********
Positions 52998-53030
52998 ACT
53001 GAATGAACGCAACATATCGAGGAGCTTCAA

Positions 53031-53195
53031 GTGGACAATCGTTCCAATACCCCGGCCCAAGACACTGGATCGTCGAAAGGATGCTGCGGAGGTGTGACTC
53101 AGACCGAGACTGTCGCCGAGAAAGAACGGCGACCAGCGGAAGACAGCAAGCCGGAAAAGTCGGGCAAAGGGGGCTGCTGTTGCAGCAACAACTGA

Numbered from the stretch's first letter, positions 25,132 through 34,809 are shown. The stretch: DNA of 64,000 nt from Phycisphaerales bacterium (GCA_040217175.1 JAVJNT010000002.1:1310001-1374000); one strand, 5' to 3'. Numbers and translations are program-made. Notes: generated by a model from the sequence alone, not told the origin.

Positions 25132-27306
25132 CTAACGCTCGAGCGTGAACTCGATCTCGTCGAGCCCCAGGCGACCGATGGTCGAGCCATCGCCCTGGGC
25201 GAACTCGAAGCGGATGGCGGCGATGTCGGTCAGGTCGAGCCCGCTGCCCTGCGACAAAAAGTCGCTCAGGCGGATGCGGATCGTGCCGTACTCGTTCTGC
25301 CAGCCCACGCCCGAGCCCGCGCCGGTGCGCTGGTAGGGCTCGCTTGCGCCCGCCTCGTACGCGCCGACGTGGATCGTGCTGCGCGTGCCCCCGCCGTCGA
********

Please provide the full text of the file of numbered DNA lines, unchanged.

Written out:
Positions 52998-53030
52998 ACT
53001 GAATGAACGCAACATATCGAGGAGCTTCAA

Positions 53031-53195
53031 GTGGACAATCGTTCCAATACCCCGGCCCAAGACACTGGATCGTCGAAAGGATGCTGCGGAGGTGTGACTC
53101 AGACCGAGACTGTCGCCGAGAAAGAACGGCGACCAGCGGAAGACAGCAAGCCGGAAAAGTCGGGCAAAGGGGGCTGCTGTTGCAGCAACAACTGA

Numbered from the stretch's first letter, positions 25,132 through 34,809 are shown. The stretch: DNA of 64,000 nt from Phycisphaerales bacterium (GCA_040217175.1 JAVJNT010000002.1:1310001-1374000); one strand, 5' to 3'. Numbers and translations are program-made. Notes: generated by a model from the sequence alone, not told the origin.

Positions 25132-27306
25132 CTAACGCTCGAGCGTGAACTCGATCTCGTCGAGCCCCAGGCGACCGATGGTCGAGCCATCGCCCTGGGC
25201 GAACTCGAAGCGGATGGCGGCGATGTCGGTCAGGTCGAGCCCGCTGCCCTGCGACAAAAAGTCGCTCAGGCGGATGCGGATCGTGCCGTACTCGTTCTGC
25301 CAGCCCACGCCCGAGCCCGCGCCGGTGCGCTGGTAGGGCTCGCTTGCGCCCGCCTCGTACGCGCCGACGTGGATCGTGCTGCGCGTGCCCCCGCCGTCGA